|Vermont Senate Franklin District|
|2009 - 2013|
|Profession||State Senator; Certified Fraud Examiner|
Brock previously served as the Vermont State Auditor from 2004 to 2007.
Brock was a Captain for the Military Police Corps in the United States Army in Vietnam. He also worked in risk oversight as executive vice president for Fidelity Investments. He is a Certified Fraud Examiner.
Brock earned his B.A. from Middlebury College. He went on to receive his M.A. from Yale University.
In the 2011-2012 legislative session, Brock served on these committees:
In the 2009-2010 legislative session, Brock served on these committees:
In January 2014, Brock expressed opposition to Vermont's single-payer healthcare system. Brock argued the law could reduce jobs by discouraging self-insured employers from residing in the state due to high taxes, and would also reduce innovation and suppress individual choice in health plans. "It would not decrease cost, as the administration now admits," Brock said. "It would result in crippling tax increases and recent studies have confirmed its high cost."
- See also: Vermont gubernatorial election, 2012
Brock ran for Governor of Vermont in 2012. He ran unopposed for the Republican nomination in the August 28 primary election and faced four opponents in the general election: Incumbent Peter Shumlin (D), Emily Peyton (I), Cris Ericson (United States Marijuana), and Dave Eagle (Liberty Union). Brock was defeated by incumbent Peter Shumlin in the general election on November 6, 2012.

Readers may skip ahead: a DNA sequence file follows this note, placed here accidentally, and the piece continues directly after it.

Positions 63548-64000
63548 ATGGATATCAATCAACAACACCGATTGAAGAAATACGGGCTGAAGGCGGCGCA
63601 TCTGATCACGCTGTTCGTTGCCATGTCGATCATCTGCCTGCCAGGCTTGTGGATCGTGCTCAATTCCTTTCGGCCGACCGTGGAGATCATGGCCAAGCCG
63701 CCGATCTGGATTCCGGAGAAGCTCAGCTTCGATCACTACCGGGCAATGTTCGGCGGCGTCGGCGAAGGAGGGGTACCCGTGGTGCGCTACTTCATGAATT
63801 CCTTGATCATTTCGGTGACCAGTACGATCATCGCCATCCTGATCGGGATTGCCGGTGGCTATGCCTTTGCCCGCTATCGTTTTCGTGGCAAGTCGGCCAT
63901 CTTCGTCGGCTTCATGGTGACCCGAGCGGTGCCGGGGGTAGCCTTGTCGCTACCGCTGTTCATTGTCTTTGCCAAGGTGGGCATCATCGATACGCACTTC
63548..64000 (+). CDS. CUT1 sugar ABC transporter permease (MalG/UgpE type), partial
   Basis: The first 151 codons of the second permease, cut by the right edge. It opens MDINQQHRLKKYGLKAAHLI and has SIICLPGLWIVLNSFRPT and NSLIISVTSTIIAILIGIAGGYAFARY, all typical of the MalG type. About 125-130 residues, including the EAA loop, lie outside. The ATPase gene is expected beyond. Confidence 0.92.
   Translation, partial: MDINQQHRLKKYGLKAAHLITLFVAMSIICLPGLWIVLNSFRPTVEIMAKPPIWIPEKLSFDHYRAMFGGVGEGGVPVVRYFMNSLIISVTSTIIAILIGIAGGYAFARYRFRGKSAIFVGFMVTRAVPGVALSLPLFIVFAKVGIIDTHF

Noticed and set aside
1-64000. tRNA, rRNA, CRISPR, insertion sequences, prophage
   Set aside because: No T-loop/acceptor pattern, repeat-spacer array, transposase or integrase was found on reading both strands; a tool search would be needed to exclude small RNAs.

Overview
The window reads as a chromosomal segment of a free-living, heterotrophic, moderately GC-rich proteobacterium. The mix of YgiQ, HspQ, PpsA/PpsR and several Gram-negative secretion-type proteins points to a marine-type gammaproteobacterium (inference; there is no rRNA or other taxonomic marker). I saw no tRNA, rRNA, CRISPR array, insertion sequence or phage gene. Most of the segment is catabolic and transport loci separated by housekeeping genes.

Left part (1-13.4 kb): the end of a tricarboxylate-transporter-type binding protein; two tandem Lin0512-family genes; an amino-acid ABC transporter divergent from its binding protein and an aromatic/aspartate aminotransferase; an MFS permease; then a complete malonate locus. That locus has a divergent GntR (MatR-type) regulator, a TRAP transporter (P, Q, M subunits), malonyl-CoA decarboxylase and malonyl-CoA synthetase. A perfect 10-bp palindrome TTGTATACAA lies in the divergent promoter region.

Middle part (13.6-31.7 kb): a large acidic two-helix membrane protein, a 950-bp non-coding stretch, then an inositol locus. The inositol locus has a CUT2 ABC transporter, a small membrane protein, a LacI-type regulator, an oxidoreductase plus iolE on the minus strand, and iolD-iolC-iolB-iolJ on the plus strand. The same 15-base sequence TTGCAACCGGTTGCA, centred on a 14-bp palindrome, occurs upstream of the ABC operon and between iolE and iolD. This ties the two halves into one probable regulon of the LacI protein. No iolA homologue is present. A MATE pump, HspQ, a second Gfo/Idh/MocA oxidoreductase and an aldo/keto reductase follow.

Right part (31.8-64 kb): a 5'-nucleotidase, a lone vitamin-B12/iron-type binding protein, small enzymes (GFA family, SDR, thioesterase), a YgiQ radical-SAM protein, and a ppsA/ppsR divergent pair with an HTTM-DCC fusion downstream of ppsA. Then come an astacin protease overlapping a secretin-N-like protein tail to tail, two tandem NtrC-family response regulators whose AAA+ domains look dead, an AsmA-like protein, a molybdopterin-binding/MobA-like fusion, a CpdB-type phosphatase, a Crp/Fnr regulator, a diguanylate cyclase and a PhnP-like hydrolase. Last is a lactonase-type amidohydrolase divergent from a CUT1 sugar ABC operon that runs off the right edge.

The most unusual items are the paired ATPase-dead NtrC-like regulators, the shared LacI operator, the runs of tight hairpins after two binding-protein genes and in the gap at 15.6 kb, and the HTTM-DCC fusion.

|Governor of Vermont General Election, 2012|
|Democratic||Peter Shumlin Incumbent||57.8%||170,749|
|United States Marijuana||Cris Ericson||1.9%||5,583|
|Liberty Union||Dave Eagle||0.4%||1,303|
|Election Results via Vermont Secretary of State.|
Brock's 2012 campaign for governor was endorsed by:
- Lieutenant Governor of Vermont Phillip Scott
- Former Lt. Governor Brian Dubie
- Former Governor of Vermont Jim Douglas
- See also: Vermont State Senate elections, 2010
Brock ran for re-election to the 15th District Seat (Franklin District) in 2010. He ran against Judith McLaughlin in the primary. He ran against Sara Branon Kittell (D) and defeated Judith McLaughlin (R), Mike McCarthy (D), and Peter Moss in the general election on November 2, 2010.
|Vermont State Senate, Franklin District, General Election (2010)|
|Randy Brock (R)||9,014|
|Sara Kittell (D)||6,358|
|Judith McLaughlin (R)||5,463|
|Mike McCarthy (D)||5,219|
|Peter Moss (2010 Peace)||793|
On November 4, 2008, Brock won election by finishing first for the two-seat Franklin District of the Vermont State Senate, receiving 9,307 votes ahead of Democrats Sara Branon Kittell (8,920) and Don Collins (8,731), Republican Bill Rowell (7,393), and write-ins (27).
Brock raised $36,854 for his campaign, against $6,770 by Kittell, $5,701 by Collins, and $13,795 by Rowell.
|Vermont State Senate, Franklin District|
|Randy Brock (R)||9,307|
|Sara Branon Kittell (D)||8,920|
|Don Collins (D)||8,731|
|Bill Rowell (R)||7,393|
Brock lost the election to the position of Governor of Vermont in 2012. During that election cycle, Brock raised a total of $247,671.